In the same way that actual grit accumulates in the cracks and crevices of the landscape, our cultural insistence on possessing grit has gradually come to the forefront of child-rearing and education reform.

In 2012, Paul Tough’s book on the topic, “How Children Succeed: Grit, Curiosity and the Hidden Power of Character," was a critical and commercial success, earning positive acclaim from Kirkus ReviewsThe EconomistThe New York TimesSlate – and even former Secretary of Education Arne Duncan.

And last year, in a column for The Washington Post, Judy Holland, editor and founder of, wrote that the “coddled kids” of the “‘self-esteem’ movement in the 1980s” produced children who were “softer, slower and less likely to persevere.”

“Grit is defined as passion and perseverance in pursuit of long-term goals,” she continued. “Grit determines who survives at West Point, who finals at the National Spelling Bee, and who is tough enough not to be a quitter.”

Recent academic studies on grit include the education-leadership dissertation project of New England College’s Austin Garofalo, titled “Teaching the Character Competencies of Growth Mindset and Grit To Increase Student Motivation in the Classroom,” and UMass Dartmouth professor Kenneth J. Saltman’s “The Austerity School: Grit, Character, and the Privatization of Public Education."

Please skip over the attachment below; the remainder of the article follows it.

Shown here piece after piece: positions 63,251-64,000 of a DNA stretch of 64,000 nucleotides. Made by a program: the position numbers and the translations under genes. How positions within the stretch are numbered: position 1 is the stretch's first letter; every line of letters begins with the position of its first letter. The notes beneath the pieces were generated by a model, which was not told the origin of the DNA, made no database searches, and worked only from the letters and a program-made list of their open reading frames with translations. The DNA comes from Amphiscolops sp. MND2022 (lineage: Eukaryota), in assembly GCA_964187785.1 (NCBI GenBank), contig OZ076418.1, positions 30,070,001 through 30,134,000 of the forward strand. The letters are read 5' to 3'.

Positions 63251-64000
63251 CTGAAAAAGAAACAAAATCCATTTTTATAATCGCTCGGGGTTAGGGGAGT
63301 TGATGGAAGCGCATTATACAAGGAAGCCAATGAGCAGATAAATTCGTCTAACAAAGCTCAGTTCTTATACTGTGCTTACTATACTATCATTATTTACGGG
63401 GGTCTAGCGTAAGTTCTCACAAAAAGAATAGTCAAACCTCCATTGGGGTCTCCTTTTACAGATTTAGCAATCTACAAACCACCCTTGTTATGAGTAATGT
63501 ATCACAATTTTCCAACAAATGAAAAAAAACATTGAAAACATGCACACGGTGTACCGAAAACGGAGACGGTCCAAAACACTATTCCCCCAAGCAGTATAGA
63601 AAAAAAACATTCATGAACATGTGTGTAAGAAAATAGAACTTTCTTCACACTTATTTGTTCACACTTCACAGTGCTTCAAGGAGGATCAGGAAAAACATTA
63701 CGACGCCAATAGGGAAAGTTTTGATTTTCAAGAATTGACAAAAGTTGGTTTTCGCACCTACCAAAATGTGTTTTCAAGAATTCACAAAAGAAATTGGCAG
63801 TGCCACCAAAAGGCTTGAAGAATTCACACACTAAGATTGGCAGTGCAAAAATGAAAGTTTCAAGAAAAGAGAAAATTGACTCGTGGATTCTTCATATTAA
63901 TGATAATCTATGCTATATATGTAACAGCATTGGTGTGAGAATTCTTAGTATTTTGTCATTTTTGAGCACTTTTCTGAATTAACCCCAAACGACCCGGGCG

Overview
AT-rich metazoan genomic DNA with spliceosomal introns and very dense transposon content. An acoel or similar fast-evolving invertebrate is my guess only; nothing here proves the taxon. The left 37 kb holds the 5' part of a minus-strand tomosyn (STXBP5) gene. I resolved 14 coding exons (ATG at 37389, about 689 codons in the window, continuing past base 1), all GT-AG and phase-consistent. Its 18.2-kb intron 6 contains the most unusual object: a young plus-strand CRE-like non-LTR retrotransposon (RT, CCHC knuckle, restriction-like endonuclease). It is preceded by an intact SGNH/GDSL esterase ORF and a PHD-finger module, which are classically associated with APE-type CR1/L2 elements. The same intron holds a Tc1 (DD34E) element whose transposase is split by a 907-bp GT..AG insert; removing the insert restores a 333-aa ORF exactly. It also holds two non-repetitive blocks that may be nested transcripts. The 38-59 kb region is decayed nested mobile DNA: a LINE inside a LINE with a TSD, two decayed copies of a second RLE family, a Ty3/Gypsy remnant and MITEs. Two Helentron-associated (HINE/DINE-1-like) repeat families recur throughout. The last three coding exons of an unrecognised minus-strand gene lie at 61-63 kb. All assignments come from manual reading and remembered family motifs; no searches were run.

These articulations of grit frame it as an essential characteristic for healthy, productive maturation – and certainly a necessary component for academic success.

As someone who specializes in children’s literature and cultural attitudes toward childhood, I’ve been interested in this insistence on fostering grit. I’ve also taught writing and literature over the past year to West Point cadets, who, it seems, must learn how to acquire this somewhat elusive quality.

But I can’t help but wonder if we’re talking about grit in an unproductive way. And maybe one of the problems is that it’s presented as a concept: abstract, indeterminate and somewhat magical or mysterious.

How can we define grit, or the idea behind it, in a way that means something? What if we’re not framing the discussion of grit in the right way, since grit can mean something entirely different for a kid living in the Chicago’s South Side than it does for a kid living in the suburbs?

A slippery buzzword?

In 2014, National Public Radio’s Tovia Smith looked at how educators and researchers are using the concept of grit in the classroom. She interviewed MacArthur Genius Grant recipient Angela Duckworth, associate professor of psychology at the University of Pennsylvania and author of “Grit: The Power of Passion and Perseverance," which was published in May. In it, she considers how teaching grit can revolutionize students' educational development.